It’s All In Their Heads: The Real Reason That Crazy Stuff Happened In “Trainspotting”

Emily Imka


We’ve all stumbled upon graphic addictdepictions of drug abuse at some point—they certainly aren’t hard to find. Maybe you’ve seen the eye-catching fMRI images of brains that adorn scientific journals and tabloids alike, blaring “this-is-your-brain-this-is-your-brain-on-drugs” in polychrome. Perhaps you’ve checked the evening news and been informed of the latest casualty in America’s opioid epidemic.

Maybe, like me, you’ve Googled a favorite actor (Ewan McGregor) and come across a cool-looking, critically-acclaimed film (Trainspotting). You expect to settle in to a relaxing movie night with popcorn and a Dr. Pepper and instead you end up witnessing the horrors of heroin addiction—prison time, STIs, and even the neglect of a child.

So drug addiction has marked its territory well in the media—but why? Why are there so many people doing something that is so physically ravaging, that opens the doors to crime, disease, and death? What is so compelling about drugs they could make a person neglect everything else in their life?

brainAmy Tindell and her team of researchers may have the answer. In their lab, rats are tested to understand how and why the brain experiences that intense desire—or “wanting”—for drugs that is associated with addiction. The most important aspect of their experiment is the relationship between the physical state of the rat at the time of the test and the type of reward it is receiving. In order to test this relationship, they measure the activity of a specific group of neurons (brain cells) associated with wanting.

When a rat tastes a treat (such as sugar water), or hears a cue that predicts a treat, those neurons fire a lot. In the case that the reward is something the rat does not like (such as strong saltwater), they don’t respond very much.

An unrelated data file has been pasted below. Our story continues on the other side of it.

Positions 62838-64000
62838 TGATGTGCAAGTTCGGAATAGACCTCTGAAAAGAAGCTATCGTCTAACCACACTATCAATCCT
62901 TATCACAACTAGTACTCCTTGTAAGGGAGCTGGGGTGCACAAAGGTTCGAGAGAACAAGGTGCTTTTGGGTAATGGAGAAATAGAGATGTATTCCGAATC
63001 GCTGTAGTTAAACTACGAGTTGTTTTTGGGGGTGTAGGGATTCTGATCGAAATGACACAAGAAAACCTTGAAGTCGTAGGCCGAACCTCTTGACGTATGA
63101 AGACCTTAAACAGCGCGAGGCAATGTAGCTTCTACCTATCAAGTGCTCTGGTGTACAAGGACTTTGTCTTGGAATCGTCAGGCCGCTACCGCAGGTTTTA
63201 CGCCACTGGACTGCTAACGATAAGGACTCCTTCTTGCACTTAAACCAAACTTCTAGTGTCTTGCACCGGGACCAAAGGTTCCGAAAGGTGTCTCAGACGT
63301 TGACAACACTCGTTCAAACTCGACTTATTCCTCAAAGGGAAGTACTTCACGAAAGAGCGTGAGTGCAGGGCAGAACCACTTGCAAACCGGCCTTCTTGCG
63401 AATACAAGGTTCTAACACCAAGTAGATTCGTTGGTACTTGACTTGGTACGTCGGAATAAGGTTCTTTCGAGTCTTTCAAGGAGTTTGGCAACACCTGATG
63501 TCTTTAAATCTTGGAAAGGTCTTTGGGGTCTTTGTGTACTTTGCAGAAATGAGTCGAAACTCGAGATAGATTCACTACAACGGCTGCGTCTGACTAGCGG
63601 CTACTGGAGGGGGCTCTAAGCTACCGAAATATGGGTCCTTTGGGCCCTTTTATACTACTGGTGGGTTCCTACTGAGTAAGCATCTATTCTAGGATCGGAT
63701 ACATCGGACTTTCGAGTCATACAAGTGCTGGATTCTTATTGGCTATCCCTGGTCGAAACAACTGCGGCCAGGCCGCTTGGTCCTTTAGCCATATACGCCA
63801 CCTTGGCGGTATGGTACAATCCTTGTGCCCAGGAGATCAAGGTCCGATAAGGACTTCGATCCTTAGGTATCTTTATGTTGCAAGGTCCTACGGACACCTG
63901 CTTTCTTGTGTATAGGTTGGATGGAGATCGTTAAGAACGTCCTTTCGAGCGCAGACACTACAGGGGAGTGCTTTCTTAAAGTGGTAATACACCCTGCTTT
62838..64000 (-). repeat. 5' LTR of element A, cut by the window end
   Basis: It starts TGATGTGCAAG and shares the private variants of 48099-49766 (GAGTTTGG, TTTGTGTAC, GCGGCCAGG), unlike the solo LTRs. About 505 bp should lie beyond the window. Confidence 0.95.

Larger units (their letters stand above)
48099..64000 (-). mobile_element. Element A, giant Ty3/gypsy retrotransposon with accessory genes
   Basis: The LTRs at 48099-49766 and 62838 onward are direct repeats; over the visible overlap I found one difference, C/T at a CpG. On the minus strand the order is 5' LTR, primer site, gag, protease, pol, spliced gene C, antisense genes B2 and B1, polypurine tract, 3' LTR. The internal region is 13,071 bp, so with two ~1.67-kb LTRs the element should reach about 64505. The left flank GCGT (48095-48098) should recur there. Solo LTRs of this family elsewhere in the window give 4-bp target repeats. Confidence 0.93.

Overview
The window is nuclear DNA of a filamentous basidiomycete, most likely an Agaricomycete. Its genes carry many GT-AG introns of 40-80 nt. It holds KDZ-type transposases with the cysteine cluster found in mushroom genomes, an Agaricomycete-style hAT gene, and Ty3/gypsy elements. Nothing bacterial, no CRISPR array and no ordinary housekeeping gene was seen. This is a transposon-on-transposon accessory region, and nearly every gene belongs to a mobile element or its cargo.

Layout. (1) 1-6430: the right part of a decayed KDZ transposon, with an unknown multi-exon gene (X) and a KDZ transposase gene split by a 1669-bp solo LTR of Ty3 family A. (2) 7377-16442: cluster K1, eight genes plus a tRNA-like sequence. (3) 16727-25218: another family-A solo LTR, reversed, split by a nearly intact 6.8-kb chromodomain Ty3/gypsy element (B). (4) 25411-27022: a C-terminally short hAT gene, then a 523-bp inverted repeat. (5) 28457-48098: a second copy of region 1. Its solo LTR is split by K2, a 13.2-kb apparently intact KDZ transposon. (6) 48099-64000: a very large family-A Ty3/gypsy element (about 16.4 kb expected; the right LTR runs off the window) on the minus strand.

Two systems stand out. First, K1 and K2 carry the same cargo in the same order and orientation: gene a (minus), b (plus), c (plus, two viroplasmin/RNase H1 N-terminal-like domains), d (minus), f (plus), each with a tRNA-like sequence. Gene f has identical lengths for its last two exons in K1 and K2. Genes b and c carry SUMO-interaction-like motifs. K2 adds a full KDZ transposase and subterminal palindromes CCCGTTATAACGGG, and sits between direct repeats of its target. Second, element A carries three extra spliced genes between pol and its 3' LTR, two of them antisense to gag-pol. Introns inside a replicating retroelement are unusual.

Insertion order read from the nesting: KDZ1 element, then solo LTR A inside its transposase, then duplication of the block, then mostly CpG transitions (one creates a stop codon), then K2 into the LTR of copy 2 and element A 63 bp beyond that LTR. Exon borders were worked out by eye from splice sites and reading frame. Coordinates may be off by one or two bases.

In the case that the rat is deprived of salt before the test, it hears the cue for saltwater and those neurons fire almost as much as they would for sugar water. The formerly-gross saltwater is now wanted immensely—and the only change has been the physical state of the rat. The rat’s brain has, as Tindell puts it, experienced a “recomputation.”

A drug addict is a person whose tolerance to a drug has put them in a physical state similar to that of the salt-deprived rat—they need Accordingly, that group of neurons associated with wanting has undergone recomputation—which is the reason that addicts experience such intense desire for the drug. Understanding how the brain of a drug addict works can help us get a grasp on their seemingly unusual behavior and thinking, and can lead to more effective rehabilitation and treatment.

So, to answer the original question, an addict neglects important aspects of their life because their brain, the control center for rational thought, has been hijacked—it is forcing them to have a powerful desire for the very thing that is destroying their life.



Tindell, A. J., Smith, K. S., Berridge, K. C., & Aldridge, J. W. (2009). Dynamic computation of incentive salience: “wanting” what was never “liked.” The Journal of Neuroscience, 29(39), 12220–12228.

Figure 1: Boyle, Danny. (1996). Trainspotting [Film]. Channel Four Films.

Figure 2: retrieved from

Leave a Reply

Your email address will not be published. Required fields are marked *